Three months after the 7.0-earthquake hit Haiti, our team of 22 volunteers from Sionfonds for Haiti, made up of nurses, doctors, dentists and a midwife, arrived into the mayhem of Port-au-Prince’s newly built airport with boxes of medical supplies and great enthusiasm.
While attempting to sort our baggage I was delighted to meet two Indian nuns from the Missionaries of Charities in their familiar blue bordered sarees – one of them has been serving in Haiti for twenty years.
We soon found our ever smiling Haitian director Guesno, he welcomed us and lead us to the waiting van for our two hour drive to the orphanage we help run.
Fortunately, the orphanage was still standing, unharmed amidst the surrounding rubble of earthquake wrecked buildings, broken roads and piled up garbage. After playing with the orphaned children and checking their status, we started another grueling 4-hour drive to Jacmel:
Our clinic in Jacmel was set up at the local NGO hospital where we saw some 3,000 patients that poured in from neighboring villages for much needed care.
In addition to medical treatment we were able to provide dental care, minor surgery and prenatal care.
After 3 days in Jacmel we drove another four hours towards the hills to set up another clinic at a newly built church. We were joined by two Haitian doctors and scores of young willing Haitian volunteers interpreting and helping in the clinic pharmacy.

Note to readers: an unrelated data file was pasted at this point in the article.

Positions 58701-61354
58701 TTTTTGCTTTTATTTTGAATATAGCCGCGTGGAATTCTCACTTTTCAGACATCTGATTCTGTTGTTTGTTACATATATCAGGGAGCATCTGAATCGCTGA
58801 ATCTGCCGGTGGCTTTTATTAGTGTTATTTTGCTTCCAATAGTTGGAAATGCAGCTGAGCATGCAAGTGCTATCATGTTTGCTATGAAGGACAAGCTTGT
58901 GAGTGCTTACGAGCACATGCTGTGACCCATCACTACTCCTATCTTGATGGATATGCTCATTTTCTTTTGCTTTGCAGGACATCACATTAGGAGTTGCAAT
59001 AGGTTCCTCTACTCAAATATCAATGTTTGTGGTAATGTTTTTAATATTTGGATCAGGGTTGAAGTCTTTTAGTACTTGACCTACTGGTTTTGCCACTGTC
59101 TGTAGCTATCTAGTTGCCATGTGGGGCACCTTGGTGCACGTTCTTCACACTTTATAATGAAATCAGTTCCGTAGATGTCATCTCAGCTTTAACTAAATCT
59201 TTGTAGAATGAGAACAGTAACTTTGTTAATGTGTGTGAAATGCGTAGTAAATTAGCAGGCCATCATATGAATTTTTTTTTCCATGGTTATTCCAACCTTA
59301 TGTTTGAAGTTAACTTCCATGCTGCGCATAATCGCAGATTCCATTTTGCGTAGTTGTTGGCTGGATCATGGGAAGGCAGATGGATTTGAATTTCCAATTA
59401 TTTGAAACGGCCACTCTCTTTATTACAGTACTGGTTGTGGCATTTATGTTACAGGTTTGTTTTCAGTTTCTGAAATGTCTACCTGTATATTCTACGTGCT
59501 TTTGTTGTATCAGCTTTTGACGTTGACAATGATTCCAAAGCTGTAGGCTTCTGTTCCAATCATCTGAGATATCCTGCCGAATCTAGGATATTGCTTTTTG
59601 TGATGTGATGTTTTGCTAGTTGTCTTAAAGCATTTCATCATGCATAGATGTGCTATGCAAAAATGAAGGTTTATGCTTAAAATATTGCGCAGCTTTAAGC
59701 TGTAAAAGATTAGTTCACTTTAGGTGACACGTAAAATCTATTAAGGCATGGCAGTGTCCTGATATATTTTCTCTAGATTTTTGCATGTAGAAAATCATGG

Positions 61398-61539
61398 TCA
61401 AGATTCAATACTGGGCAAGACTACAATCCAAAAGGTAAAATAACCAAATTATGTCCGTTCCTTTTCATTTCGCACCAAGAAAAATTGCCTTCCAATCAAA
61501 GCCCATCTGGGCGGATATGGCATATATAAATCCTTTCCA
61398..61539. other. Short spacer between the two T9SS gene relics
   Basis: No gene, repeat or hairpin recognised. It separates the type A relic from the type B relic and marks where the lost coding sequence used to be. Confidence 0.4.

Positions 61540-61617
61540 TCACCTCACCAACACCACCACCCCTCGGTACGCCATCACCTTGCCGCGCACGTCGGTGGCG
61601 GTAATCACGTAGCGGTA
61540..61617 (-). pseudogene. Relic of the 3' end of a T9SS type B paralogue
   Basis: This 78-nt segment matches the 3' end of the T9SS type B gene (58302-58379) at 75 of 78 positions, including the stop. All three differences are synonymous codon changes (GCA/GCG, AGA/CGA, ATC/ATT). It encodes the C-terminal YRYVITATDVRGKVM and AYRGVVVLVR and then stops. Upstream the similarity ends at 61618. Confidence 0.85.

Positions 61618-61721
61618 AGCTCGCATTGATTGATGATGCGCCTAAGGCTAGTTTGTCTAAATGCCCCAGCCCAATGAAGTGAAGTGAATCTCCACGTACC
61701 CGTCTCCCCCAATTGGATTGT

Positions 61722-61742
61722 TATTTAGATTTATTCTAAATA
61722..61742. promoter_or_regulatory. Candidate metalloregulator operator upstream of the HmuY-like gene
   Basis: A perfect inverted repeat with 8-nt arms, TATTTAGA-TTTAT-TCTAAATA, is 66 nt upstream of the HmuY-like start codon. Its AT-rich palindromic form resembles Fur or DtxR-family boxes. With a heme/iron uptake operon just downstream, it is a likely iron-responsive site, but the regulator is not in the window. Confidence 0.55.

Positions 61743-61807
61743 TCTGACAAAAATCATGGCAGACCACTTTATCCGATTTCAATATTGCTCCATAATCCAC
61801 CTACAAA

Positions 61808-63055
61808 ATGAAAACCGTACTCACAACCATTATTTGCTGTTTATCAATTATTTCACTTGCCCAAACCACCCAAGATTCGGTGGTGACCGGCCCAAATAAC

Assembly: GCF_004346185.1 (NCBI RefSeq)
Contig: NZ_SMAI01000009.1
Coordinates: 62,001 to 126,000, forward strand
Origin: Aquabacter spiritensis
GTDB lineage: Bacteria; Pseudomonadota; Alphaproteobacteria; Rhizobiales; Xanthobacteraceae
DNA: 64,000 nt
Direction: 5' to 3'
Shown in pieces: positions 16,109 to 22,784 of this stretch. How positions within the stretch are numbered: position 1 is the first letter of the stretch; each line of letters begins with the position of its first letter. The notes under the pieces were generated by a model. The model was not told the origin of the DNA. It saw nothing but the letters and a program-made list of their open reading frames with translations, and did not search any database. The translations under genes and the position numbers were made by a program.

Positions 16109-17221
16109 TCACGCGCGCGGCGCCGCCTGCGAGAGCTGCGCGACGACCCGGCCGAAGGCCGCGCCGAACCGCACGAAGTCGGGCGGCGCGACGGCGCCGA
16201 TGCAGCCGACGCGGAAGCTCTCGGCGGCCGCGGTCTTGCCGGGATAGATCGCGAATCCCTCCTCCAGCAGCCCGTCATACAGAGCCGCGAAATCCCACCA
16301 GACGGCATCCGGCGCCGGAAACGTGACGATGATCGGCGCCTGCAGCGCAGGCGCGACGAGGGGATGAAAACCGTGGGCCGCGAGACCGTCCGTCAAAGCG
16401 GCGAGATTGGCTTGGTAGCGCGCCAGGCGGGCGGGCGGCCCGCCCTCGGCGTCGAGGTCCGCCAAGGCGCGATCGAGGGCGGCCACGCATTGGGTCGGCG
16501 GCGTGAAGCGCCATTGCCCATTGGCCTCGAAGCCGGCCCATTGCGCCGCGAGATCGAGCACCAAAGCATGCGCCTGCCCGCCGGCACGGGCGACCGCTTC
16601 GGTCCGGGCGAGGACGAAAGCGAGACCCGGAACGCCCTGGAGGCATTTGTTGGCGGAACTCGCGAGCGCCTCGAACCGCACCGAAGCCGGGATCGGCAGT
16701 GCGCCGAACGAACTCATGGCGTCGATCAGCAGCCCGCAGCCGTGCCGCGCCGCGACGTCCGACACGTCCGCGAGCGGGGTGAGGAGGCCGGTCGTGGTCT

Amidst all the chaos it was a gratifying experience making a little difference in the destitute lives of the poor Haitians, especially with the involvement of the local community.
As the Sionfonds team prepared to move onto the next 3-day clinic, I returned with 6 others to Port-au-Prince for our early departure the next day.
As we drove through the ruined capital, the sight of Haitians shacking in thousands of crudely erected tent cities, children running around stinking garbage, women lining up for water, the overall sense of disaster was heart breaking. In the evening it started to rain and the rising stench of sewage was overwhelming.
More than 3 months have gone by and hardly any rebuilding help towards Haiti was evident to us. Our Haitian friends sadly complained how the US army has deserted them in the hands of incompetent UN workers.
Nobody Seemed to Care for Haiti. But Haiti Will Survive.
The first independent black nation in modern history has proved their resilience through waves of historic calamity. The phoenix of hope and tenacity shall rise from the ashes and rubble of Port-au-Prince.
Meanwhile I shall pray and continue the efforts to rebuild the new Haiti.
– Sakti Das, 2010.
Sakti was in Haiti 3 months after the quake. Here’s an in-depth report from Al Jazeera’s Fault Lines, “Haiti: Six months on”:
The Boston Globe’s “Big Picture” has done a great job of collating some of the most striking and painful imagery of and after the quake:
- Jan 12, 2010 4.53pm: Earthquake in Haiti
- Haiti six days later
- Haiti 48 hours later
- Faces of Haiti
- Haiti three weeks later
- Haiti, 70 days later
6 months on, the coverage drips in… BBC Haiti recovery stalled by aid and land issues, Orphans of Haiti … NYT After Quake, Haitians With Dreams Look for an Exit, Haitian Orphans Have Little but One Another … Change.org: A Better Path For Haiti’s Recovery … AJE Haiti’s dilapidated hospitals. Bangladesh deploys female UN peacekeepers.
Please consider donating & supporting work in Haiti via Sionfonds for Haiti
We’ll be adding a list of Haitian groups to support shortly, but if you are looking to start now head over to Sean Penn’s J/PHRO